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The roots of Indian Country's evolution

On this weekend edition of Indian Country Today, a retiring Morongo chairman reflects on 18 years of leadership. Plus, an Ojibwe woman finds healing through basket making. *Corrected

Robert Martin was elected chairman of the Morongo Band of Mission Indians in 1983. He served 18 years as chairman and another 11 years on council. Over the last four decades, Martin helped lift Morongo from generations of crushing poverty into the economic and cultural powerhouse it is today.

ICT national correspondent Mary Annette Pember sometimes finds unexpected stories along the trail. Stories that emerge in these situations take on lives of their own and are far richer and more interesting than anything they could have expected. This is one of those times. She reports on a nuanced, emotional story about how traditional Native crafts and life ways can enrich and offer healing to those who do this work. 

Generations of Native American children were removed from their homes during the Indian Boarding School era, creating a break in culture and identity. Today, those survivors and their descendants are still healing from this traumatic period in American history. The National Native American Boarding School Healing Coalition was formed to address this historical trauma. Christine McCleave is the chief executive officer.

ICT's Shirley Sneve took a road trip to the Black Hills last weekend to see friends and family and take in some art. She has this report from Native POP. The outdoor event features original fine art by approximately 50 established and emerging Great Plains Native visual artists and performing artists. There are also demonstrations by tribal citizens of traditional and contemporary arts such as regalia making, storytelling, and flute making.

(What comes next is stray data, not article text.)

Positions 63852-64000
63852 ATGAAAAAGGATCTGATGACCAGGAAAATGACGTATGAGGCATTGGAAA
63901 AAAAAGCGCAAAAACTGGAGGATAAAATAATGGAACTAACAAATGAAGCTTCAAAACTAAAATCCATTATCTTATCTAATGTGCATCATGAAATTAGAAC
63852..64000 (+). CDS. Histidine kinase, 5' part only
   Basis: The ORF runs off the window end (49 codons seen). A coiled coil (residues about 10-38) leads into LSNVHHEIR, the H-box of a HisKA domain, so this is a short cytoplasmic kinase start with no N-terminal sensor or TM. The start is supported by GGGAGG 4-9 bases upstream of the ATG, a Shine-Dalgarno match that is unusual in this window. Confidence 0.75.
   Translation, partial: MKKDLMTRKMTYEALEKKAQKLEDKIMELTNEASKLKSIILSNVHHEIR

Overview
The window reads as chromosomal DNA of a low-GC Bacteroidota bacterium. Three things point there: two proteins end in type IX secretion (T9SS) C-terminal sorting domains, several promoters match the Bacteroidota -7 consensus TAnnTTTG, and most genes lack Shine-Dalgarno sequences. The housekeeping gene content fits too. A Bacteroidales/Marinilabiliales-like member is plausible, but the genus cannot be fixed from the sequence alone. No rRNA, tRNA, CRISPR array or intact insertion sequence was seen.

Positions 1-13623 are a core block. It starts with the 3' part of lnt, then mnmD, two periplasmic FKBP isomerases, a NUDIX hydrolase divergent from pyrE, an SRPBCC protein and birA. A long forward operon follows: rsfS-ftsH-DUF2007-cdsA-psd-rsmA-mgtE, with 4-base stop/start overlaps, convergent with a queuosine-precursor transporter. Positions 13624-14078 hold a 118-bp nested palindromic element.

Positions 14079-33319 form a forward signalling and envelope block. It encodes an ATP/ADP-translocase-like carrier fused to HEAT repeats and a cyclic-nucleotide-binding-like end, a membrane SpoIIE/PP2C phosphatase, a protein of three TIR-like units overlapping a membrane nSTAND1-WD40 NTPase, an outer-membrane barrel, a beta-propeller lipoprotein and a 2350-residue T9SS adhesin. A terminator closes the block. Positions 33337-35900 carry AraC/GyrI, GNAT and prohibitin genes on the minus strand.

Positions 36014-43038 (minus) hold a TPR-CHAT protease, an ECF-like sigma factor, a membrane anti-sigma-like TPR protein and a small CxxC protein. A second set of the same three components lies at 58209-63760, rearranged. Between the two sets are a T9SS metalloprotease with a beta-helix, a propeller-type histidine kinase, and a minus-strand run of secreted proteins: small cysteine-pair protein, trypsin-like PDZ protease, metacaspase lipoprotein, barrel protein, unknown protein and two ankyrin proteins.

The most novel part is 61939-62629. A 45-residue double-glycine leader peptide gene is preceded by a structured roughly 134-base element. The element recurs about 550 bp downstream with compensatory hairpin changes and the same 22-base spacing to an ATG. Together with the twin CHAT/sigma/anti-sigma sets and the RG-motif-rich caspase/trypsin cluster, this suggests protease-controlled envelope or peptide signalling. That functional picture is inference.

A slice of our Indigenous world

  • Good news for many Native families with the announcement of the expanded Child Tax Credit
  • A citizen of the Osage Nation is taking command of the United States Naval Test Pilot School. 
  • Californian Assemblymember James Ramos is working with tribal leaders to pass a bill replacing the sculpture of Junipero Serra.
  • The Muscogee Nation will host its first in person event in two years this weekend. 
  • Indigenous people across North America are working to change the way we use, understand, and create maps of outdoor spaces. 
  • A new study suggests satellite data is helping Indigenous Peruvians save the rainforest.

Thank you for watching!

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Mark Trahant, Shoshone-Bannock, is editor of Indian Country Today. On Twitter: @TrahantReports Trahant is based in Phoenix.

Shirley Sneve, Sicangu Lakota, is vice president of broadcasting for Indian Country Today. Follow her on Twitter @rosebudshirley She’s based in Nebraska and Minnesota.

Patty Talahongva, Hopi, is executive producer of Indian Country Today. Follow her on Twitter: @WiteSpider.

Mary Annette Pember, Red Cliff Ojibwe tribe, is a national correspondent for Indian Country Today. On Twitter: @mapember. Based in Cincinnati, Ohio

Indian Country Today is a nonprofit news organization. Will you support our work? All of our content is free. There are no subscriptions or costs. And we have hired more Native journalists in the past year than any news organization ─ and with your help we will continue to grow and create career paths for our people. Support Indian Country Today for as little as $10.

This story has been corrected to read "The roots of Indian Country's evolution."